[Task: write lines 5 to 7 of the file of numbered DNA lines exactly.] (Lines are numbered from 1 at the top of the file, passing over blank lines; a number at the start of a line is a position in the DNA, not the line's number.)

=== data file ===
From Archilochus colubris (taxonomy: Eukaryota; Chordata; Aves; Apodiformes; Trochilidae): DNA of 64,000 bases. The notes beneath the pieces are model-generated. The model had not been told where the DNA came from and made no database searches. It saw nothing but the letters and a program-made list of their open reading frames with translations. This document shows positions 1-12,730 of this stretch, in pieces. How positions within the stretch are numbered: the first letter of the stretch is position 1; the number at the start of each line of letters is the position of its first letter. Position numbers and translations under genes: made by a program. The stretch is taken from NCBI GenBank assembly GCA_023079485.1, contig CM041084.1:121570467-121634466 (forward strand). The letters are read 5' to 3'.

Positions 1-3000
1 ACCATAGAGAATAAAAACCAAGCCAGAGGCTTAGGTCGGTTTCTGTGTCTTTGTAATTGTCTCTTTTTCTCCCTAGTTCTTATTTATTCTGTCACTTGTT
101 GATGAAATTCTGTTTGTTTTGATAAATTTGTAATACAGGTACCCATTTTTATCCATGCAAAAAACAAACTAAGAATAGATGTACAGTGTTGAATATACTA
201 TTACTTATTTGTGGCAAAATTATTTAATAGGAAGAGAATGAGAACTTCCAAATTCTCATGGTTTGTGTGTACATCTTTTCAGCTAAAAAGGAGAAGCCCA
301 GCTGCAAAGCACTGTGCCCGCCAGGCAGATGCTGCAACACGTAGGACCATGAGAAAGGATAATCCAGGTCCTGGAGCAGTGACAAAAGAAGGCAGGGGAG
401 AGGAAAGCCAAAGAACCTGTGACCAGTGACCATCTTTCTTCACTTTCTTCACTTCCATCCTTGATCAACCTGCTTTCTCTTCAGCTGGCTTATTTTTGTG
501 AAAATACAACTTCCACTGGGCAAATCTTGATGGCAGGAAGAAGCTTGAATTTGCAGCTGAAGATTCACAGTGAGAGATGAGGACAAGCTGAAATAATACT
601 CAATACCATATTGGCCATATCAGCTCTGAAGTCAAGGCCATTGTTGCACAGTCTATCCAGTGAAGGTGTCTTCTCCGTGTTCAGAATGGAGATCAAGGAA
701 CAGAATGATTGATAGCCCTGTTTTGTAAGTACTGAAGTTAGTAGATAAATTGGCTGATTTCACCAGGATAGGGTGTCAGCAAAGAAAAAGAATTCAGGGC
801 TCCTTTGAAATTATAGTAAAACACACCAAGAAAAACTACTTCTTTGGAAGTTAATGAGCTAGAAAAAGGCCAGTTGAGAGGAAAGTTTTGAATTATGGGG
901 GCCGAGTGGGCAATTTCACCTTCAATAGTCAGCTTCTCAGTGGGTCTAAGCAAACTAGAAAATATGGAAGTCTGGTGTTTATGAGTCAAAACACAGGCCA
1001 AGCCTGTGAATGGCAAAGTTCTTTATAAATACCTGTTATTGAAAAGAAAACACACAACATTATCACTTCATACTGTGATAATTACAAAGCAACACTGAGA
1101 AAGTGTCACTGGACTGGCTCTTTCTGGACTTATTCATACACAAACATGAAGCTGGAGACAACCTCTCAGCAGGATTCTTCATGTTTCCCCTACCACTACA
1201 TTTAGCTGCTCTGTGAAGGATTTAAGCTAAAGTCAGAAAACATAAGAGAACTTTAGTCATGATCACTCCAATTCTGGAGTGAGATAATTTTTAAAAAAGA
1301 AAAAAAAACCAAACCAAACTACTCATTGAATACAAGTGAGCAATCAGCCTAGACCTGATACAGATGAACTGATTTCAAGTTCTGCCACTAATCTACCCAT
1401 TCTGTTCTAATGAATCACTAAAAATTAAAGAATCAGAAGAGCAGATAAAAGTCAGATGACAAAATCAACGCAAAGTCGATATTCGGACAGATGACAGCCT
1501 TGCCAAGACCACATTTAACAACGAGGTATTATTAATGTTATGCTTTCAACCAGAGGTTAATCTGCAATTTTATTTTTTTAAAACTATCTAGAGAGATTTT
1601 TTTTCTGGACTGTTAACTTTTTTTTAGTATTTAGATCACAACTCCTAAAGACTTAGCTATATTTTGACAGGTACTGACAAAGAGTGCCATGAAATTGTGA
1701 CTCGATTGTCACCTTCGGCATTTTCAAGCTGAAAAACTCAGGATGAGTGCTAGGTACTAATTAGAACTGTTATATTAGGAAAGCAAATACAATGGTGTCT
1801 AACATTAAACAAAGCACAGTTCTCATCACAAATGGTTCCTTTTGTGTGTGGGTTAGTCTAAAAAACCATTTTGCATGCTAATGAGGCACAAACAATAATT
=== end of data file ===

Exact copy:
201 TTACTTATTTGTGGCAAAATTATTTAATAGGAAGAGAATGAGAACTTCCAAATTCTCATGGTTTGTGTGTACATCTTTTCAGCTAAAAAGGAGAAGCCCA
301 GCTGCAAAGCACTGTGCCCGCCAGGCAGATGCTGCAACACGTAGGACCATGAGAAAGGATAATCCAGGTCCTGGAGCAGTGACAAAAGAAGGCAGGGGAG
401 AGGAAAGCCAAAGAACCTGTGACCAGTGACCATCTTTCTTCACTTTCTTCACTTCCATCCTTGATCAACCTGCTTTCTCTTCAGCTGGCTTATTTTTGTG